Change notes or rests already entered
To change the length of a single note or rest:
- Make sure you are not in note input mode (press Esc to exit) and have no other notes selected.
- Click on the note or rest and use the duration shortcuts listed above, or the duration icons in the toolbar, to change it to the duration of your choice.
Increasing the duration will overwrite the notes or rests that follow it; decreasing the duration will add rests between it and the notes or rests following.
For example, to change three sixteenth rests into a single dotted eighth rest:
- Click on the first sixteenth rest.
- Hit 4 to turn it into an eighth rest.
- Hit . to turn it into a dotted eighth rest.
As the duration increases, it overwrites the other two sixteenth rests following it.
To change the pitch of a single note:
- Make sure that you're not in note input mode and that you have no other notes selected.
- Select the desired note and use any of the following methods:
- Drag the notehead up or down with the mouse;
- Press the the keyboard arrows: ↑ (Up) or ↓ (down);
- Type a new note letter name (A…G). Use Ctrl+↓ or Ctrl+↑ to correct the octave, if necessary (Mac: Cmd+↓ or Cmd+↑).
To change the enharmonic spelling of a note, select it and use the J command. For more information, see Accidentals.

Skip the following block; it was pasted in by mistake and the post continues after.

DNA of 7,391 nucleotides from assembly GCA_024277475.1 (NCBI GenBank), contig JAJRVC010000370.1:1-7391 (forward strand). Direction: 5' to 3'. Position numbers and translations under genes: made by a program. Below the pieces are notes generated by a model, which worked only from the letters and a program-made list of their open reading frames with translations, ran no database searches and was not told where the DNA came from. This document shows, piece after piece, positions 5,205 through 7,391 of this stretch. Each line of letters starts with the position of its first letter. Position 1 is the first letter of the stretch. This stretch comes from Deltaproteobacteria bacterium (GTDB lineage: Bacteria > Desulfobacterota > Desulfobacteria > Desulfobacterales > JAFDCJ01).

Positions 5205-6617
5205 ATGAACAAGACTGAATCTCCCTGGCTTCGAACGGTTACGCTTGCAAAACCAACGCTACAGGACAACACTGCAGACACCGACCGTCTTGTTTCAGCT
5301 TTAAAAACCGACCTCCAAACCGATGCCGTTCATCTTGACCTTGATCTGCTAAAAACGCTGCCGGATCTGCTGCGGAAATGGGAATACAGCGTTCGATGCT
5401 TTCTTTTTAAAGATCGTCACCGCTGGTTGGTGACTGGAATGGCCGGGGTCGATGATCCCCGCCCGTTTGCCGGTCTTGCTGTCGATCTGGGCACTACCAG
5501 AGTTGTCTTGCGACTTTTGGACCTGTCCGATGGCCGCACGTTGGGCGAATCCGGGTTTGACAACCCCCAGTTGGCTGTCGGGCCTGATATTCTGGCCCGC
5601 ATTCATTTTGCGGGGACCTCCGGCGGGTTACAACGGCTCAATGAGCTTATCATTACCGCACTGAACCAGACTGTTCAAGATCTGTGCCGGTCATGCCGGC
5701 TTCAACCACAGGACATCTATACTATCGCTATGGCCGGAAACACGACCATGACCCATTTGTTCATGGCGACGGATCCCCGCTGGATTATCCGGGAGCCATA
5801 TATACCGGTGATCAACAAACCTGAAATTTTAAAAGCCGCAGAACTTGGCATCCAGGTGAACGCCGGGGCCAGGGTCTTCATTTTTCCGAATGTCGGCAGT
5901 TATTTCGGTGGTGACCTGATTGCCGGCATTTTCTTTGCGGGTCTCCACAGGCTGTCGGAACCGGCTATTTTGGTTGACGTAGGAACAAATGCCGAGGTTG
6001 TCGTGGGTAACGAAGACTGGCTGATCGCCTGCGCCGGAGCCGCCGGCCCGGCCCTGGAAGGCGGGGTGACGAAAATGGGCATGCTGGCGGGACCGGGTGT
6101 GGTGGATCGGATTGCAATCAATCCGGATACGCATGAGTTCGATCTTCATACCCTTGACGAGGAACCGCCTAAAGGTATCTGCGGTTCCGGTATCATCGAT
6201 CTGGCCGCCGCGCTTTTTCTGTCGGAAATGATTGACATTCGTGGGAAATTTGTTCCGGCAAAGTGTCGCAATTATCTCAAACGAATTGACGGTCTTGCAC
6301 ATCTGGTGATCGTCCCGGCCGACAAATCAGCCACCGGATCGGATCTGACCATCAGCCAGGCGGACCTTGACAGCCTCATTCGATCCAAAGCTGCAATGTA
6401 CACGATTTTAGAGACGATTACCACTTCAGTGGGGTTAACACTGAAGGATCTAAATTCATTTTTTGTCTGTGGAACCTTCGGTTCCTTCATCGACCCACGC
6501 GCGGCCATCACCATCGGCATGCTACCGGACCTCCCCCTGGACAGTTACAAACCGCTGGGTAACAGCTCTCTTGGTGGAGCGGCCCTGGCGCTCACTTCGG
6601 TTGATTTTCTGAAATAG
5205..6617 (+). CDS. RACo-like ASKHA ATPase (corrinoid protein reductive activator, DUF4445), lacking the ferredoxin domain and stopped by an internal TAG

To change the pitches of a passage of music by a constant interval, you can use Transposition.
To change the pitches of a passage of music to a different melody, while keeping the rhythm unchanged, use Re-pitch mode.
If your score contains a lot of misspelled accidentals, you might try the Respell Pitches command (see Accidentals: Respell pitches).
Change rest to note and vice versa
To change a rest to a note of the same duration:
- Make sure you are not in note input mode (press Esc to exit).
- Select the rest.
- Enter the desired pitch by entering a note letter, A–G.
To change a note to a rest of the same duration:
- Make sure you are not in note input mode (press Esc to exit).
- Select the note.
- Press 0 (Zero).
- To adjust the horizontal position of a note/chord: see Offsetting notes.
- To edit note properties in general (spacing, offset, size, color, notehead direction, playback etc.): see Inspector and object properties.
- To adjust the layout of all notes in the score: see Layout and formatting, especially the sections about notes, accidentals and tuplets.